Human Capital & Careers

Sarbox Clawback Ruling Could Keep Pay in Some CFOs’ Pockets

A federal judge rules that a company with errors in its financials must restate if the CFO is to lose compensation.
Sarah JohnsonDecember 24, 2008

Four months before signing the Sarbanes-Oxley Act, President Bush offered a preview of the impending law’s broad effect on the activities and livelihoods of CFOs. Not only would they have to certify their financial filings, they would also risk revocation of their compensation if something went amiss.

“If a financial statement turns out be grossly inaccurate, or the result of serious misconduct, [executives’] bonuses should be returned to the company’s treasury on behalf of its shareholders,” Bush said at an awards ceremony in March 2002.

Six years later, CFOs have, for the most part, adjusted to life under Sarbox. But the courts are just beginning to actually test certain aspects of the law. Most recently, the “clawback” concept cited by the president was put before a federal judge in a stock-option- backdating case filed by the Securities and Exchange Commission. The verdict: CEOs and CFOs are exempt from disgorging their compensation if their company didn’t restate their financial results — even if a restatement should have been filed.

“It’s a relatively unusual case in which a court has interpreted the text of Sarbanes-Oxley,” notes Russell Ryan, a partner at King & Spalding who spent a decade in SEC enforcement. He predicts the judge’s ruling could discourage the commission from using Sarbox’s clawback provision in similar cases.

U.S. District Judge Jean Hamilton’s opinion filed earlier this month suggests the language in the provision, Section 304, is vague enough to wipe the clawback request by the SEC from its case against Michael Shanahan, the founder and former CEO of Engineered Support Systems. Shanahan had pleaded guilty to falsifying records in the criminal case against him. “If an issuer is required to prepare an accounting restatement due to material noncompliance of the issuer, as a result of misconduct,” the top executives should give their companies back any bonuses or stock profits realized within the year of the misstated financial statements, the 2002 law says.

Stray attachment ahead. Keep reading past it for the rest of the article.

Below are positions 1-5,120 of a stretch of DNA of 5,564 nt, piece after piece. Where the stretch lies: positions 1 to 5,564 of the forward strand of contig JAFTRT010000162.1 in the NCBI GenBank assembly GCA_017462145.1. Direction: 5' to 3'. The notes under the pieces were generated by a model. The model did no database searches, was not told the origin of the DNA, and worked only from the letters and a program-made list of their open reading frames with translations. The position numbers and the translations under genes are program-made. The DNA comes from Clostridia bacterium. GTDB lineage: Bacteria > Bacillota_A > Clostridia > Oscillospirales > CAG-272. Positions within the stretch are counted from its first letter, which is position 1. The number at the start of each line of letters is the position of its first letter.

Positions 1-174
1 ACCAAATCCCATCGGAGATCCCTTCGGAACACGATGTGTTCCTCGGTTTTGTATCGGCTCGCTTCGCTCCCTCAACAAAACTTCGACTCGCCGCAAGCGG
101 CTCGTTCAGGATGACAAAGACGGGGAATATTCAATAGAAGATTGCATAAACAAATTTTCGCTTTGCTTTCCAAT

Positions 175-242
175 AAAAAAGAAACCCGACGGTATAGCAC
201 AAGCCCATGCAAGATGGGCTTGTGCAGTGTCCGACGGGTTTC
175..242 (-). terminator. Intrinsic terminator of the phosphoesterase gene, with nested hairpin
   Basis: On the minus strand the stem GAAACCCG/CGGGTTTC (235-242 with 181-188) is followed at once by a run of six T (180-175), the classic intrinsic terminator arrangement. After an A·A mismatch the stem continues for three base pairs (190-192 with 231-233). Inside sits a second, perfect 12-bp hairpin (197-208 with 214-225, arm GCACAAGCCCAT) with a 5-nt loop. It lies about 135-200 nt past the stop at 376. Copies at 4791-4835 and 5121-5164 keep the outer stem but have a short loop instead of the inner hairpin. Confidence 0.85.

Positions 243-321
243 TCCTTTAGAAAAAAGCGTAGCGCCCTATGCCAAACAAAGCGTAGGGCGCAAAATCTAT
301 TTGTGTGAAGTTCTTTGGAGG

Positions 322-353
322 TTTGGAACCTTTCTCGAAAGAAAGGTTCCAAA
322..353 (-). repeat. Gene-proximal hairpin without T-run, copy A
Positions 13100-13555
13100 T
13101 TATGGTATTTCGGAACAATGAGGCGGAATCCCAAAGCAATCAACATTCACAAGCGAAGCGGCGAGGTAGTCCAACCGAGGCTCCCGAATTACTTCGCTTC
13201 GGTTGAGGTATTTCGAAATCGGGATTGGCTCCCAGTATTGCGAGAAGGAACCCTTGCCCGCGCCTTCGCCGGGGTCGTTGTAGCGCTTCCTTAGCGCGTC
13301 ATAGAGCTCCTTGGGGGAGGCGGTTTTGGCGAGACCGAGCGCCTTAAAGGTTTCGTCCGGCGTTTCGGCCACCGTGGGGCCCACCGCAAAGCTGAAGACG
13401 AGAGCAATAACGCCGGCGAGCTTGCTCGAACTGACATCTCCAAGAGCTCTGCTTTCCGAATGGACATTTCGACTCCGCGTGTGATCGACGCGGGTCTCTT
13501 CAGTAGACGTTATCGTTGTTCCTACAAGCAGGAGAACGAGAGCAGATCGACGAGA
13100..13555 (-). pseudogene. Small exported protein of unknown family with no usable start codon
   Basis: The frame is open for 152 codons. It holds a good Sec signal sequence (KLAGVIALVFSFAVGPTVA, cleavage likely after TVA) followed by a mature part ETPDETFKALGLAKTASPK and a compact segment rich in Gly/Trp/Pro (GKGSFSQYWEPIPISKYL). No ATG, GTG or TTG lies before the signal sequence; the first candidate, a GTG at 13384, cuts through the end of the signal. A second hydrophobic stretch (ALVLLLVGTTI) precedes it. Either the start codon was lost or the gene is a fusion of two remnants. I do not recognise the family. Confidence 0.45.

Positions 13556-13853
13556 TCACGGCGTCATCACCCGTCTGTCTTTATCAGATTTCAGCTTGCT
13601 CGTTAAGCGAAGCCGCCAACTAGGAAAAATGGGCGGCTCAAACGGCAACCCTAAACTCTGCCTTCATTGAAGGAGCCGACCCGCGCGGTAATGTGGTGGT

Hamilton interpreted Section 304’s wording to mean that “before penalties may be imposed, an issuer must be compelled or ordered to prepare a financial restatement, and must actually file the restatement.”

In its suit against Shanahan and other executives at ESSI, the SEC charged that the company overstated its pretax operating income by 25 percent by backdating the measurement dates of stock-option grants on at least 10 occasions from 1997 to 2002. Although that error warranted a restatement under generally accepted accounting principles, in the SEC’s view, none was filed. DRS Technologies bought ESSI in January 2006, more than a year before the SEC sued ESSI’s former executives. Shanahan’s attorney did not respond to’s request for comment.

The SEC has alleged that Shanahan, aided by his son, Michael Shanahan Jr., who was a member of ESSI’s compensation committee, profited by $8.9 million by approving misdated stock option grants. Gary Gerhardt, ESSI’s former finance chief, was also involved in the scheme and gained $1.9 million, along with a controller, according to the commission.

In the criminal case against the former officers, they have received various sentences for their backdating roles. Gerhardt is scheduled to serve 15 months behind bars, plus two years on probation, Shanahan Sr. received three years of probation, and his son received one year probation. An attorney for Shanahan Jr. did not return’s request for comment. Eugene Goldman,Gerhardt’s attorney, declined to comment.

Hamilton ordered Shanahan Sr. to pay a $40,000 fine and $7.9 million in restitution in the criminal case. As the civil case that Hamilton also oversees continues, Shanahan could have had to repay as much as $35 million if Hamilton had agreed with the SEC’s interpretation of the Sarbox clawback provision.

But by agreeing with Shanahan, the judge could “undermine the remedial purposes of the statute, by enabling chief executive officers and chief financial officers to shield themselves from Section 304 liability simply by refusing to restate financial statements and continuing to conceal their misconduct,” predicted SEC attorney Robert Moye in his response to Shanahan’s request to dismiss some of the SEC’s charges against him.

Section 304, like other provisions of Sarbox, has not been thoroughly tested by the courts because of the law’s newness and for the tendency of such cases to be settled, Ryan notes. Three years ago, a federal judge determined that shareholders could not file derivative lawsuits under the provision and that only the SEC could bring action.